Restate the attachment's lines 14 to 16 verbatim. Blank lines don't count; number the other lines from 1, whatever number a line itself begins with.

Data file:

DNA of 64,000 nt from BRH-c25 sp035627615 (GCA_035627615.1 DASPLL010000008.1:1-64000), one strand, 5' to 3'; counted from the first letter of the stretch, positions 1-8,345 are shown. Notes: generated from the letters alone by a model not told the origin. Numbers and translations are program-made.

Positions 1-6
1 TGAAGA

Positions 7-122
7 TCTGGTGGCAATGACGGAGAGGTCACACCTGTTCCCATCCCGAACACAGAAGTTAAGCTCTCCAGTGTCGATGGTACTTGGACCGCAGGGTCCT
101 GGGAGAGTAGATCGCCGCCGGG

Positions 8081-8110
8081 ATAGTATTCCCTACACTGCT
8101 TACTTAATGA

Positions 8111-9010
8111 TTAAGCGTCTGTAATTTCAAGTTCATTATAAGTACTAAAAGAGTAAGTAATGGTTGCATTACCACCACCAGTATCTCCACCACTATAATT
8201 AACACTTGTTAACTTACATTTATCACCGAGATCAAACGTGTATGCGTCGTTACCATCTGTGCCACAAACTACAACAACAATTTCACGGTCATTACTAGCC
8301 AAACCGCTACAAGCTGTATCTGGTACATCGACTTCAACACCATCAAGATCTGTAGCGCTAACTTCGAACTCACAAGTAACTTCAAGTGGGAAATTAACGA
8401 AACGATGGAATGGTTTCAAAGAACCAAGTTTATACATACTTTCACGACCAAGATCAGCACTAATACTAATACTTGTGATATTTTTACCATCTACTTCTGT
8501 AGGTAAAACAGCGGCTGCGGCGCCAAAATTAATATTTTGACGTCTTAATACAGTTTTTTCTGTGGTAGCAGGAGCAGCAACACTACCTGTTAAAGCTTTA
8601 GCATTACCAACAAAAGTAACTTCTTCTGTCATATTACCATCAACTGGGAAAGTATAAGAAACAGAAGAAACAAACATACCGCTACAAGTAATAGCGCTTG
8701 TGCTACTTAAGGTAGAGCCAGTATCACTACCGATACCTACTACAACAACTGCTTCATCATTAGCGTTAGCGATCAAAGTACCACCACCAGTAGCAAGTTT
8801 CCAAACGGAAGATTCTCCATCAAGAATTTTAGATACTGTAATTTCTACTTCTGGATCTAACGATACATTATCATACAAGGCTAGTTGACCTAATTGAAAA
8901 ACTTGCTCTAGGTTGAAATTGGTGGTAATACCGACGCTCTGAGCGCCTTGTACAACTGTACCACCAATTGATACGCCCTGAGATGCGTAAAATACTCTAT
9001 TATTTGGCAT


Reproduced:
8401 AACGATGGAATGGTTTCAAAGAACCAAGTTTATACATACTTTCACGACCAAGATCAGCACTAATACTAATACTTGTGATATTTTTACCATCTACTTCTGT
8501 AGGTAAAACAGCGGCTGCGGCGCCAAAATTAATATTTTGACGTCTTAATACAGTTTTTTCTGTGGTAGCAGGAGCAGCAACACTACCTGTTAAAGCTTTA
8601 GCATTACCAACAAAAGTAACTTCTTCTGTCATATTACCATCAACTGGGAAAGTATAAGAAACAGAAGAAACAAACATACCGCTACAAGTAATAGCGCTTG